7 best chilled red wines
Pinot noir, cabernet franc and Beaujolais are good places to start
For those in the know, red wines don't always have to be served at room temperature, while whites must be cool. Our European counterparts often serve simple reds chilled, but it seems to have taken longer for the UK to catch on.
Lighter skinned grapes such as pinot noir, cabernet franc and Beaujolais are the best place to start. An hour or two in the fridge to take the temperature to 12C to 14C should suffice. You don’t want to over-chill the wine, otherwise you could lose some of the wonderful aroma.
Heavier, full-bodied reds with lots of tannin won’t perform as well chilled, so leave the barolo in the wine rack for now.
A chilled red works wonderfully with barbecued food or as an aperitif. Charcuterie is another dream combination - just close your eyes and imagine you’re in a rustic tapas bar.
Here are the best chilled reds to drink right now.
El Abasto Malbec Bonarda 2016 12%: £12.50, Harvey Nichols
Doing exactly what it says on the tin (or the label in this case), this sexy Argentinian malbec is best enjoyed chilled to really bring out the lively fruit. Full to the brim with juicy cherries alongside more savoury notes of black pepper and dried herbs, this was named as one of Decanter Magazine’s 30 Great New World Buys and we can certainly see why. It’s just the ticket with a plate of charcuterie or a selection of cold cuts.
Château de la Roulerie Le P’tit Cab 12.5%: £16, Borough Wines
This is a young, fresh, fruity wine made from 100 per cent cabernet franc grapes grown in the Loire Valley. The winery and vineyard were fully converted to organic practices in 2015, which shows in this pure style with soft tannins. Borough Wines suggests serving with Lebanese food, which would work a treat. It’s certainly light enough to pair with white meats, too. Not only is this wine organic, it’s also suitable for vegans and, during the summer, we’d encourage you to try lightly chilling before serving.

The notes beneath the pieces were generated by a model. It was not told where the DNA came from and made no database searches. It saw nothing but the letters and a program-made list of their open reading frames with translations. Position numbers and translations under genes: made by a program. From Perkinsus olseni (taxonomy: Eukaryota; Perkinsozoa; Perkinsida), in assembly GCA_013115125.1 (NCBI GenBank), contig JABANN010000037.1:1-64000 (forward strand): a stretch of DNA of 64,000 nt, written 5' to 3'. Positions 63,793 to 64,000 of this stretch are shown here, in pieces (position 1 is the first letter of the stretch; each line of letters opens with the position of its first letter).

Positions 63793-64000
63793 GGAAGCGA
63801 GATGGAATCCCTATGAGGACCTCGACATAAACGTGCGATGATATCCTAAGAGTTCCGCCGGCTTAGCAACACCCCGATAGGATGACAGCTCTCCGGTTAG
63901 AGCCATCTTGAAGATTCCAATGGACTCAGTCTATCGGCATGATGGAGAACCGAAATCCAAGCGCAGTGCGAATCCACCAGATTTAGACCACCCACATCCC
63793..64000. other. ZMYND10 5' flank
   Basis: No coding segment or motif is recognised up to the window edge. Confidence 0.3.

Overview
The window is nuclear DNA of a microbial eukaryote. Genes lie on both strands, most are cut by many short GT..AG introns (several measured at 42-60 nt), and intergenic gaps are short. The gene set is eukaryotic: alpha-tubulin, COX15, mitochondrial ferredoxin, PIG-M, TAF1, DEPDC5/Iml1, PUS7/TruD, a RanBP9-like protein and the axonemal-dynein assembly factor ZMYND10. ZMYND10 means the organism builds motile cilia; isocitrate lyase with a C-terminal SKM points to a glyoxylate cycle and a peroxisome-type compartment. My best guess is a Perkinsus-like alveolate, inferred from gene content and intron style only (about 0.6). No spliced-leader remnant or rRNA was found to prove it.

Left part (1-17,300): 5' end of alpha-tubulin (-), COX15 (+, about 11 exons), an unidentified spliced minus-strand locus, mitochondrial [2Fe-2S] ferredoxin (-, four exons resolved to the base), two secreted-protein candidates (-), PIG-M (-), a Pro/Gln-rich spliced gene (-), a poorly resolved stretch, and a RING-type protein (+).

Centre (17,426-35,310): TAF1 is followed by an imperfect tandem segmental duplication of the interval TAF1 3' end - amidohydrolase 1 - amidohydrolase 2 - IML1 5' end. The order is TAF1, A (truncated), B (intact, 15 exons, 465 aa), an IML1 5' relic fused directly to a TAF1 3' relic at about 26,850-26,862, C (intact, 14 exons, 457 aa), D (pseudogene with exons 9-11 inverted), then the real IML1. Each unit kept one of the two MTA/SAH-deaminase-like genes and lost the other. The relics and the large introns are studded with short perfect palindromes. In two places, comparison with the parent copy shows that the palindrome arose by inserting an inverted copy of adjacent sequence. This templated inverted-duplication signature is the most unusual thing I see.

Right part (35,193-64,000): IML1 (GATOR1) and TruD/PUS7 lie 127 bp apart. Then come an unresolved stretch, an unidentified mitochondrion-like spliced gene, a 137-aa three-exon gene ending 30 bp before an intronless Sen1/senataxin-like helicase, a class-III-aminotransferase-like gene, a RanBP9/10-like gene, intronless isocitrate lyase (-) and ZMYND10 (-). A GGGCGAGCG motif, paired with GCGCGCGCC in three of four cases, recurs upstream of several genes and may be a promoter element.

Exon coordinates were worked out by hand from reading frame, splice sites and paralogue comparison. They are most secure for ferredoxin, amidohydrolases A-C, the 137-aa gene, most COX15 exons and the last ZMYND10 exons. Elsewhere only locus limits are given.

Definition Beaujolais Villages 2016 13%: £9.99, Majestic
Beaujolais is often held up as the perfect example of a chilled red, and the Definition from Majestic is the final word on the matter. It uses only the finest gamay grapes, which gives a depth and complexity you wouldn’t expect to find in such a light wine. Smooth and fruity, expect dark cherries and a delicate floral aroma.
Rosade Furlane Merlot Venezia Giulia IGT: £11.30, Honest Grapes
Soft and easy to drink but certainly not lacking in character, this fruity little number from Italy really delivers with its rich plummy flavours. We think it represents good value at this price, and after an hour in the fridge lends itself to almost anything – so no need to keep for special occasions.
Marks & Spencer Palataia Pinot Noir 2017: £11.50, Marks & Spencer
Turning the traditional on its head is M&S with this German pinot noir that happily holds its own against many of its Burgundian equivalents. Wonderfully aromatic, even after a light chill, with a well-balanced touch of oak, this medium bodied red has a slightly gamey finish that will be absolutely perfect paired with grouse when in season.
Andre & Michel Quenard Chignin Gamay 2017 12.5%: £16, Roberson Wine
This picturesque vineyard is nestled between ski resorts in the Savoie region – an area becoming increasingly popular with sommeliers. Aside from getting a mouthful of juicy red berries, you’ll also find this a refreshingly light red with flinty minerality which really comes to the fore with a quick chill.
Domaine Louis Claude Desvignes Morgon, La Voûte Saint-Vincent 2016 13%: £15.95, Berry Bros. & Rudd
Well-structured acidity makes the mouth water and aromatic violet fills the nose in this red from France’s Morgon region. It’s an easy-drinking style without being a pushover, pairing well with everything from barbecued meats and charcuterie, to grilled asparagus and meaty fish.
The Verdict: Best Chilled Red Wines
The El Abasto Malbec Bonarda has been awarded our Indy Best Buy as we think it’s the perfect introduction to the world of chilled reds, offering a lot of bang for your buck.
Stacey Smith is the founder of food & drink website Crummbs
IndyBest product reviews are unbiased, independent advice you can trust. On some occasions, we earn revenue if you click the links and buy the products, but we never allow this to bias our coverage. The reviews are compiled through a mix of expert opinion and real-world testing.